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Thor: Love and Thunder (2022) – Review

July 5, 2022

Quick Thoughts – Grade – C+ – There’s a lot to like in Thor: Love & Thunder, but the constant riffing and jokes destroy the momentum and create a disjointed and flat experience. 

Taika Waititi placed himself in a tough situation when he decided to come back to direct another Thor movie. In 2017, Thor: Ragnarok felt like a breath of fresh air that allowed Chris Hemsworth to finally have some fun (He’s a friend from work!) and introduced audiences to Tessa Thompson’s Valkyrie, and Waititi’s Korg (Both are favorites of mine). What made Ragnarok work so well is that it was able to infuse comedy into the Thor universe while still telling a relatively tight narrative about family and accepting one’s fate. The film went on to collect a 93% Tomatometer score, 7.9 IMDB User score, and it grossed $854 million worldwide. In other words, Thor: Ragnarok was a bonafide blockbuster that proved that Waitit was ready for the big leagues. It was neat seeing that the guy who directed Eagle vs. Shark, Boy, What We Do in the Shadows and The Hunt for the Wilderpeople, could step up and make a funky big budget blockbuster. Several years later, Waitti is now an Oscar-winning (2020 – Best Adapted Screenplay win for Jojo Rabbit) A-lister who also has produced excellent TV shows like What We Do in the Shadows, Reservation Dogs, Wellington Paranormal and Our Flag Means Death

Waititi’s tough situation is that anything he makes now will have insane amounts of expectations, and with Thor: Love & Thunder, he has to deliver another excellent Marvel film that has to somehow live up to the expectations that Thor: Ragnarok created. In the end, Thor: Love & Thunder is fun, but it lacks momentum and cohesion because the constant riffing grinds everything to a halt. Also, Christian Bale’s Gorr The God Butcher character looks great, and has a compelling backstory, but he’s largely ignored as the movie progresses and the majority of his abilities revolve around him sending shadow monsters into battle while he hangs out and waits for them to accomplish their mission. The narrative becomes a little overwhelmed as well as the movie focuses on Thor, Valkyrie, Korg, two screaming goats, and The Mighty Thor (Natalie Portman – getting much needed retribution as being wasted in Thor: The Dark World) attempting to stop Gorr before he’s able to locate *spoiler* so he can finish off all the gods. It sounds simple enough, but throw in Gorr’s backstory, training montages, fun cameos, the Guardians of the Galaxy, space battles, health scares, shadow planets, god planets, tourist destinations, hospitals, dry planets, child abduction, relationship montages, and final battles and you have a lot going on. What’s nice about Thor: Ragnarok is that it tells a simple narrative about Thor returning to Asgard so he can battle his sister Hela (Cate Blanchett – so good). It’s simple, easy to follow, and not overloaded with momentum killing gags.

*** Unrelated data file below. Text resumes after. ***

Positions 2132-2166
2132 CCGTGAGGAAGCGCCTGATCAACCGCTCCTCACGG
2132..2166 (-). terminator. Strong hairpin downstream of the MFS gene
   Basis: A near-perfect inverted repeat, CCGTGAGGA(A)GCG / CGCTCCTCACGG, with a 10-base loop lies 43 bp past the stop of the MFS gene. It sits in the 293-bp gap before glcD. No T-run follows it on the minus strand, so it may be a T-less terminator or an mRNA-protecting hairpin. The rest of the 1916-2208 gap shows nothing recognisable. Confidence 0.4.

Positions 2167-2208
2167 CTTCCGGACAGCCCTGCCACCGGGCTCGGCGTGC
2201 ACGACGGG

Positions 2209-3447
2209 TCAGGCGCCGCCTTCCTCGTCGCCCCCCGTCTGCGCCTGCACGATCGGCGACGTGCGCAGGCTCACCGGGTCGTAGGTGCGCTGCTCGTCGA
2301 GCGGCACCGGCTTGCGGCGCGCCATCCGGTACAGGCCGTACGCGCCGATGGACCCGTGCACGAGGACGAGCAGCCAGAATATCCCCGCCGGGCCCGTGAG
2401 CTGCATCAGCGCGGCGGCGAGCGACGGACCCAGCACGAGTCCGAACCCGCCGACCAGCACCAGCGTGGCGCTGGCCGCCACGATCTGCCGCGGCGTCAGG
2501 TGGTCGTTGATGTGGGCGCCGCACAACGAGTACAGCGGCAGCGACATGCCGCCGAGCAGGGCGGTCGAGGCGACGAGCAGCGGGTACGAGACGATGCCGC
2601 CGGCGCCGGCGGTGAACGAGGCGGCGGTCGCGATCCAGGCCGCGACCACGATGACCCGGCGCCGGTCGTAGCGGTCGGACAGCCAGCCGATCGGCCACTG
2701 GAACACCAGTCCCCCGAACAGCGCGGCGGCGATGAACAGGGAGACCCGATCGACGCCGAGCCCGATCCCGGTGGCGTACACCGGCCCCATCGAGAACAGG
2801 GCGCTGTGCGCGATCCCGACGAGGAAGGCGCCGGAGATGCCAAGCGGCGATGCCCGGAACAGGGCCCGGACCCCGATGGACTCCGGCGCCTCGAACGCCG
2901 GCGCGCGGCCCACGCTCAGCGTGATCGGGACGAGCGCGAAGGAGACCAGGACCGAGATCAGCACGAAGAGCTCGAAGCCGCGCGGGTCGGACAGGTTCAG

As always, reviewing MCU movies is tough because there are so many spoilers and twists that are best left unspoiled. I’d love to write more about Natalie Portman’s return, but a lot of her storyline was a surprise to me and I don’t want to wreck anything for you. It is nice seeing her back in the MCU after Thor: The Dark World left her pining for Thor and being a plot Macguffin. This time around Portman gets to wreck villains and have fun alongside Hemsworth, Thompson, Waititi, Bale and Russell Crowe (with a unique accent). Also, since the MCU is now dealing with gods and space travel, the CGI-heavy finales are becoming predictable (Truth be told I have no idea how to fix this because their formula works and CGI is necessary) as wildly powerful people battle other powerful people in fancy locations that need to be out of the public’s eye to avoid spoiler-tastic photos. Waititi and co-writer Jennifer Kaytin Robinson include a fun finale surprise, but the ending still doesn’t hold much weight because you know that good will prevail (and a famous rock song will be played). All in all, Thor: Love & Thunder is a good time, but it has zero momentum because of the constant riffing and gags that pump the narrative breaks. For instance, when Thor goes off on a quest he flies through the roof of a building and Valkyrie says “He’s paying for that.” Sure, it’s a funny bit, but it’s not necessary and does nothing for the narrative. Now, imagine dozens of these cheeky moments that will probably make you laugh, but will also slow down the narrative. Somewhere along the way the narrative took a backseat and Thor: Love & Thunder became more about having a good time and that’s why I gave it a C. It’s fun, but it comes nowhere near movies like Iron Man, Black Panther, and Thor: Ragnarok. I did love the Event Horizon and Interstellar references, which open up a fun can of cameo worms. Also, I’m pretty sure Chris Hemsworth used this movie to audition for a Big Trouble in Little China remake. 

Since it’s an MCU film with a gigantic budget, the production is top notch and special props should go to costume designer Mayes C. Rubeo (Apocalypto, Jojo Rabbit, World War Z) and production designer Nigel Phelps (World War Z, The Island), who do some excellent work as there are some interesting design choices and I really like the updated costumes for Valkyrie, Korg and The Mighty Thor.

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